The Year of the Lung 2010 also involves raising awareness for improving the environment and the ERS will be launching the Climate Change booklet on respiratory disease and climate
change. We will also be advocating strong and effective air quality legislation and we will be calling on the Council of Ministers and the Members of the European Parliament to amend the current Industrial Emissions Directive in a
way that ensures the health of citizens is best protected. Additionally, an air pollution booklet and a publication on the burden of lung diseases in Europe, The White Book II, will also be launched at the 20th ERS Annual Congress in Barcelona. Last but not least, hospitals and other health offices around the world will be offering lung function testing to the public during World Spirometry Day, on 14 October.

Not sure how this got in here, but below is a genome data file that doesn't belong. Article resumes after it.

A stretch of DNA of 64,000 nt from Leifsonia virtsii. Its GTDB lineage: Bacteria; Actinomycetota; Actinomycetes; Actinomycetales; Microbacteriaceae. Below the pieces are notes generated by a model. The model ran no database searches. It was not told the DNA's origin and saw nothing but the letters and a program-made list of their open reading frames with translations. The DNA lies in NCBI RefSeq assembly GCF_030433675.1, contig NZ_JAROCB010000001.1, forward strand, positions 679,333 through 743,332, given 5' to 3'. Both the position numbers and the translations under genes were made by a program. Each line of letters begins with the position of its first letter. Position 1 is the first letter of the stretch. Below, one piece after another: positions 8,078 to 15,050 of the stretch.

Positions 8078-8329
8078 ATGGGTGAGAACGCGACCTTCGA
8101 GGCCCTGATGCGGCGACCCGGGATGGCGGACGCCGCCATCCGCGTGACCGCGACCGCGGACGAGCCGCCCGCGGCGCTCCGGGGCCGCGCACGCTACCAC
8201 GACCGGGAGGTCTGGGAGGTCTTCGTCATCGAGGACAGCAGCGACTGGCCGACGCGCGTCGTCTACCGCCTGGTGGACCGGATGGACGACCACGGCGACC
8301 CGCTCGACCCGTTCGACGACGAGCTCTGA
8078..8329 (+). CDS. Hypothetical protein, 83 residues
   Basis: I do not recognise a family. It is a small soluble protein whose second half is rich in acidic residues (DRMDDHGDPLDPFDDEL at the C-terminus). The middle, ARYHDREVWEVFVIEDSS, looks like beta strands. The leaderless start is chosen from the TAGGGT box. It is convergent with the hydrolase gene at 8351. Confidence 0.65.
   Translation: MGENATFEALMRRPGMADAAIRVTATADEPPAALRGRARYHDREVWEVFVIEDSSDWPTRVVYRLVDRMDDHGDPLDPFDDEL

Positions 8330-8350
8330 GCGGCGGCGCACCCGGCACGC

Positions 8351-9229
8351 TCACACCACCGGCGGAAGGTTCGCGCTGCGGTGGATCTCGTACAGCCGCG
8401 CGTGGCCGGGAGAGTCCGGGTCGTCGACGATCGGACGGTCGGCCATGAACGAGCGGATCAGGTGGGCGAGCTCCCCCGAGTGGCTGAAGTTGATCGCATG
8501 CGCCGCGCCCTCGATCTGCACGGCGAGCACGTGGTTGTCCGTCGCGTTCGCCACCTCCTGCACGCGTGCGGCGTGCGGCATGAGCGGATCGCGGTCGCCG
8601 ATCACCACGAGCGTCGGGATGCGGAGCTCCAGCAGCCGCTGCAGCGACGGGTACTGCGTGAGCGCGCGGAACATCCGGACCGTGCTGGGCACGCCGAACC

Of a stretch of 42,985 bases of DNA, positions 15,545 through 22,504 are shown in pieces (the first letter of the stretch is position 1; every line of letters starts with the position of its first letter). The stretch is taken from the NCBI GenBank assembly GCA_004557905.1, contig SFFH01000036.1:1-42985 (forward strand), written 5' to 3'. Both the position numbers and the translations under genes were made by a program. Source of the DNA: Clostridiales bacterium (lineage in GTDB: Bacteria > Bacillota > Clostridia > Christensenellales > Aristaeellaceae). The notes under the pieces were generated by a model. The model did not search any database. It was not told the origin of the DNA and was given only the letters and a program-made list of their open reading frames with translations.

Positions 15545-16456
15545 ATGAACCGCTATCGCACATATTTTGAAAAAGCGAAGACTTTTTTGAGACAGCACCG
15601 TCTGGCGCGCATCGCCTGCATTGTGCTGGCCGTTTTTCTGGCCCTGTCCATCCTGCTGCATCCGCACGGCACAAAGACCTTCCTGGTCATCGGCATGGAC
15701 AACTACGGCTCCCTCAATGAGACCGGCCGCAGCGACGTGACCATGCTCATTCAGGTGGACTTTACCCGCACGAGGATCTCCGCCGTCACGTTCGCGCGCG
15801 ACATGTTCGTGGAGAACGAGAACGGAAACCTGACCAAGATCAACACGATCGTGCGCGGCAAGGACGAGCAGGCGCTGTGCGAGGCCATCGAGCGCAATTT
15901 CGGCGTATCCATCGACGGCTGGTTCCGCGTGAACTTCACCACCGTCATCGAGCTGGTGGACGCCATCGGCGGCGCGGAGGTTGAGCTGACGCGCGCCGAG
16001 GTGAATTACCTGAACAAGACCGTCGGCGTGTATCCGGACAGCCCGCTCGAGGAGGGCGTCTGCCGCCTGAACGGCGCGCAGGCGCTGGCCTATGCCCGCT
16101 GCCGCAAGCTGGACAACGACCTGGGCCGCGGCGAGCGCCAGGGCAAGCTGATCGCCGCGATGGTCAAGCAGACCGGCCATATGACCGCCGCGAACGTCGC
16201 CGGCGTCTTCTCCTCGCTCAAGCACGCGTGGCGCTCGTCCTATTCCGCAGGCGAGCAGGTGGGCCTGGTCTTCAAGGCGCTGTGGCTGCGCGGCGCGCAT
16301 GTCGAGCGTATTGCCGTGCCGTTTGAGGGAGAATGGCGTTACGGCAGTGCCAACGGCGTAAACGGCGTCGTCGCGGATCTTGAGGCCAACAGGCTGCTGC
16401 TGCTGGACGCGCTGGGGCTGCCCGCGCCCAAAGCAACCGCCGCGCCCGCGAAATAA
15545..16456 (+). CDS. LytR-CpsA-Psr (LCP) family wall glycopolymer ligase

In the context of the European Union policy agenda, the ERS will produce a roadmap for respiratory research in 2010 and also a long-term vision on the future challenges the respiratory
care field is facing.
The ERS’s prime commitment in future remains the same: improvement of patient care in respiratory medicine and the promotion of education and lung health awareness.